Cordwood

Cordwood

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No one can go through the wide territory of Montana to-day without being strongly impressed with the wonderful growth of the great cattle growing and grazing industry of that territory. And yet Montana is but the northern extremity of the great grazing belt which lies at the foot of the Rocky Mountains, extending from the British possessions on the north to the Mexican border on the south, extending eastward, too, as far as the arable lands of Dakota, Nebraska and Kansas.

Montana, at this season of the year, is the paradise of the sleek, high-headed, 2-year-old Texan steer, with his tail over the dashboard, as well as the stock yearling, born on the range, beneath the glorious mountain sky and under the auspices of roundup No. 21.

I do not say this to advertise the stock growing business, because it is already advertised too much, anyway. So many millionaires have been made with "free grass" and the early-rising, automatic branding iron that every man in the United States who has a cow that can stand the journey seems to be about to take her west and embark in business as a cattle king.

But let me warn the amateur cow man that in the great grazing regions it takes a good many acres of thin grass to maintain the adult steer in affluence for twelve months, and the great pastures at the base of the mountains are being pretty well tested. Moreover, I believe that these great conventions of cattlemen, where free grass and easily acquired fortunes are naturally advertised, will tend to overstock the ranges at last and founder the goose that now lays the golden egg. This, of course, is really none of my business, but if I didn't now and then refer to matters that do not concern me I would be regarded as reticent.

My intention, however, in approaching the great cow industry, which, by the way, is anything but an industry, being in fact more like the seductive manner whereby a promissory note acquires 2 per cent. per month without even stopping to spit on its hands, was to refer incidentally to the proposition of an English friend of mine. This friend, seeing at once the great magnitude of the cow industry and the necessity for more and more cowboys, has suggested the idea of establishing a cowboys' college, or training school, for self-made young men who desire to become accomplished. The average Englishman will most always think of something that nobody else would naturally think of. Now, our cattleman would have gone on for years with his great steer emporium without thinking of establishing an institution where a poor boy might go and learn to rope a 4-year-old in such a way as to throw him on his stomach with a sickening thud.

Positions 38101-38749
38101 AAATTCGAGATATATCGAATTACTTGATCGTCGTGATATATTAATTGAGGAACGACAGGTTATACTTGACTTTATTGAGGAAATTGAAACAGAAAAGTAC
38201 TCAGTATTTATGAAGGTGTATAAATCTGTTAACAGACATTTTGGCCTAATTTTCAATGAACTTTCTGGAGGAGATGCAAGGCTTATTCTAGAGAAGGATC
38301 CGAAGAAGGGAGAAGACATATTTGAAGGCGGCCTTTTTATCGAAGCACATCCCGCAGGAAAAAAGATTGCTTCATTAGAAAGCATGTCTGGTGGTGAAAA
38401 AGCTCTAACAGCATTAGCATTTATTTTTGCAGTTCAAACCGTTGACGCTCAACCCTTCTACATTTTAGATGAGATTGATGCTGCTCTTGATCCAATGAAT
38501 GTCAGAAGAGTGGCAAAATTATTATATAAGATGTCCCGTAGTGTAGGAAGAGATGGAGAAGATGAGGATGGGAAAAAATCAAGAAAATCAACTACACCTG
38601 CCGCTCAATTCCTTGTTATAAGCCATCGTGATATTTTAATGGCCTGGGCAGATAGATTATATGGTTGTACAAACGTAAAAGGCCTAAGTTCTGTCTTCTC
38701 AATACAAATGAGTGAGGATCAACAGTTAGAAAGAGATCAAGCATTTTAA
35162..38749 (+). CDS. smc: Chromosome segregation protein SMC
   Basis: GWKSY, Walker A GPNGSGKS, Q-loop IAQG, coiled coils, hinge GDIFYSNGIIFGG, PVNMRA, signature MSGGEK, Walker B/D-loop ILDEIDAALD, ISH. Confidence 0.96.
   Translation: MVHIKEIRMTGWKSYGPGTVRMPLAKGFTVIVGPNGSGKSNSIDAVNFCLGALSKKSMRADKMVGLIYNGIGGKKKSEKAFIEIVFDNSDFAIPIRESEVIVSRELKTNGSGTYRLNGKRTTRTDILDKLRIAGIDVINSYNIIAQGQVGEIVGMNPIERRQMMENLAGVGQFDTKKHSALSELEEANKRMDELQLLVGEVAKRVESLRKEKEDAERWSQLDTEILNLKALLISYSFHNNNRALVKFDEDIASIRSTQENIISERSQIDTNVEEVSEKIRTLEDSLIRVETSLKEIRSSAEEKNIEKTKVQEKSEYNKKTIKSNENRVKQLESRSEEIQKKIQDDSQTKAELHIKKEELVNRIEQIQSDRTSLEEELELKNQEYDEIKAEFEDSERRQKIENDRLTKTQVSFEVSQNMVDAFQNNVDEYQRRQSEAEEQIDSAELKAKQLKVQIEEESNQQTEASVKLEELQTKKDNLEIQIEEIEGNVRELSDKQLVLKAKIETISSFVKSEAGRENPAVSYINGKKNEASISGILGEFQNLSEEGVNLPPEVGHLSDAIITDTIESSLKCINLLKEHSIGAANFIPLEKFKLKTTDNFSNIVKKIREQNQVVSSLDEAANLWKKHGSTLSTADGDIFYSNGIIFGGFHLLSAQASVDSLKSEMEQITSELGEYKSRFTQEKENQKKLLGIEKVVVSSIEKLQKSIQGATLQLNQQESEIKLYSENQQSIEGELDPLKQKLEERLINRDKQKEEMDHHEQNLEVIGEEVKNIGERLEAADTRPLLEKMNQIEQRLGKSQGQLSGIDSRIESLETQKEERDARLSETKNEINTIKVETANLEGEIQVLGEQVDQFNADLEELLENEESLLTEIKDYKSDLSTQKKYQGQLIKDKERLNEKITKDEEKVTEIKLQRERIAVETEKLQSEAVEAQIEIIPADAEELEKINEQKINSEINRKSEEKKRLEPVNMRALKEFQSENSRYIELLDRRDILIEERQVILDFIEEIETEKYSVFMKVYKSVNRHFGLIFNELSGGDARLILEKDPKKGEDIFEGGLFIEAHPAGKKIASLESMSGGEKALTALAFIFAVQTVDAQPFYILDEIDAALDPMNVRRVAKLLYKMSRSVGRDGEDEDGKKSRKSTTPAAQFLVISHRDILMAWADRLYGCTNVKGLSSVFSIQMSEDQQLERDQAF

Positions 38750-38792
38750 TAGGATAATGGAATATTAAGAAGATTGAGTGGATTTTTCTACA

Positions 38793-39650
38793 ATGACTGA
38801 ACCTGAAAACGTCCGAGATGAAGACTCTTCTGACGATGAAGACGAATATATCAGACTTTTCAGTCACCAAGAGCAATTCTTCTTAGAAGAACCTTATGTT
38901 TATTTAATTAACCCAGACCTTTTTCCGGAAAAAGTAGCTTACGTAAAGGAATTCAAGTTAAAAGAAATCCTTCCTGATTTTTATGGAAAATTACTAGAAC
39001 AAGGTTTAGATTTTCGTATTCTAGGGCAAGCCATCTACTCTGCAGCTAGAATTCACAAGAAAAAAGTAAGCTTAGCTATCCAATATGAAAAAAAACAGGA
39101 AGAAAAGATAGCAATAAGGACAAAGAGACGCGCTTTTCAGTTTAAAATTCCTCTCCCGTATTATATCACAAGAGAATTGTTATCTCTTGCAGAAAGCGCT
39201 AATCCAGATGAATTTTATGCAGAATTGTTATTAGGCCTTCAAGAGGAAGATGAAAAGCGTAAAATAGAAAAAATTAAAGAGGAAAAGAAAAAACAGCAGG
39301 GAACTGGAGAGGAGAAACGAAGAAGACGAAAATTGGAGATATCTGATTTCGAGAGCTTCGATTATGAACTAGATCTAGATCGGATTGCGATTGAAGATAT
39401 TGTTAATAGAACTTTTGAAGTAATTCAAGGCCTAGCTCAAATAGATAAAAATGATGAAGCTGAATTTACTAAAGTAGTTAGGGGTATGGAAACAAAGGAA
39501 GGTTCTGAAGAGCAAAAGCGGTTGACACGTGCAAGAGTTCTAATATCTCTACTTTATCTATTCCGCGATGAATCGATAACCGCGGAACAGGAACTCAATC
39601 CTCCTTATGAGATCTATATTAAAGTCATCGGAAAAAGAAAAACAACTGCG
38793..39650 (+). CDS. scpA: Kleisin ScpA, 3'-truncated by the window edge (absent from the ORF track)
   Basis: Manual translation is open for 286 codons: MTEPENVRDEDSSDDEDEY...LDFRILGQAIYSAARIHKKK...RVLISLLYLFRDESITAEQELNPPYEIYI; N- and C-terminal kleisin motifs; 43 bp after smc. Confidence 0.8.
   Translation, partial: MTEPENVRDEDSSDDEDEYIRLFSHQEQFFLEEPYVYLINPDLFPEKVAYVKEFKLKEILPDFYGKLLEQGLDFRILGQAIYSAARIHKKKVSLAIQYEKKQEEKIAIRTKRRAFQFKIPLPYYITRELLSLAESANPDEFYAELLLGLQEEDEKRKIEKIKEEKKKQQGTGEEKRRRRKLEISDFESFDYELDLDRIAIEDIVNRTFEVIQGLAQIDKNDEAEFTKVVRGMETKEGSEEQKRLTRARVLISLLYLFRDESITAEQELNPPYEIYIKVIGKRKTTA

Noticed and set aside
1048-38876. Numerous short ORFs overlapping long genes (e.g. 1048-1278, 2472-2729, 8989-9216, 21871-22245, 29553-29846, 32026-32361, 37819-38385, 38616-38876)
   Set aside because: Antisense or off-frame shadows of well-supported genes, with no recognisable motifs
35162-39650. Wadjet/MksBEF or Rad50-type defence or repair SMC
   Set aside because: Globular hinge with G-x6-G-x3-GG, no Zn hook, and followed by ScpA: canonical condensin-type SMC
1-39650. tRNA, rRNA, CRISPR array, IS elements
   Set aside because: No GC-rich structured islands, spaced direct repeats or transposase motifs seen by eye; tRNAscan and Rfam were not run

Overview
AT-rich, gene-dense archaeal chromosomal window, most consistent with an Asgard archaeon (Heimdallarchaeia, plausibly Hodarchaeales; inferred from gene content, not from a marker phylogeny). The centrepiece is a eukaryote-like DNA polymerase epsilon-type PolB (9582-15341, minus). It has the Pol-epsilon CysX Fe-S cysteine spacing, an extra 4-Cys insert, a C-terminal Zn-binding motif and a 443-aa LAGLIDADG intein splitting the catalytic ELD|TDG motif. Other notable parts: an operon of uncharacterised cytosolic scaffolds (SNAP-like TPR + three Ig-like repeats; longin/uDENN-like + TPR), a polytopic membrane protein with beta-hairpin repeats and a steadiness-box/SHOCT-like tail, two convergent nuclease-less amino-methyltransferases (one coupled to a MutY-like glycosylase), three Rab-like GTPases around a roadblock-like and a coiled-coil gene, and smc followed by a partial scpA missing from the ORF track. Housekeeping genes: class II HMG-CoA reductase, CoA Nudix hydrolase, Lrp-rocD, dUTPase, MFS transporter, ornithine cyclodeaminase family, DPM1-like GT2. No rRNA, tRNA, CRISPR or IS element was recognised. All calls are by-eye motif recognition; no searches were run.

The young Maverick savant could take a kindergarten course in the study of cow brands. Here a wide field opens up to the scholar. The adult steer in the great realm of beef is now a walking Chinese wash bill, a Hindoo poem in the original junk shop alphabet, a four-legged Greek inscription, punctuated with jim-jams, a stenographer's notes of a riot, a bird's-eye view of a premature explosion in a hardware store.

The cowboy who can at once grapple with the great problem of where to put the steer with "B bar B" on left shoulder, "Key circle G" on left side, "Heart D Heart" on right hip, left ear crop, wattle te wattle, and seven hands round with "Dash B Dash" on right shoulder "vented," wattle on dew lap vented, and "P. D. Q.," "C. O. D.," and "N. G." vented on right side, keeping track of transfers, range and post-office of last owner, has certainly got a future, which lies mostly ahead of him.

But now that the idea has been turned loose, I shall look forward to the time when wealthy men who have been in the habit of dying and leaving their money to other institutions, will meet with a change of heart, and begin to endow the cowboys' college, and the Maverick hotbed of broncho sciences....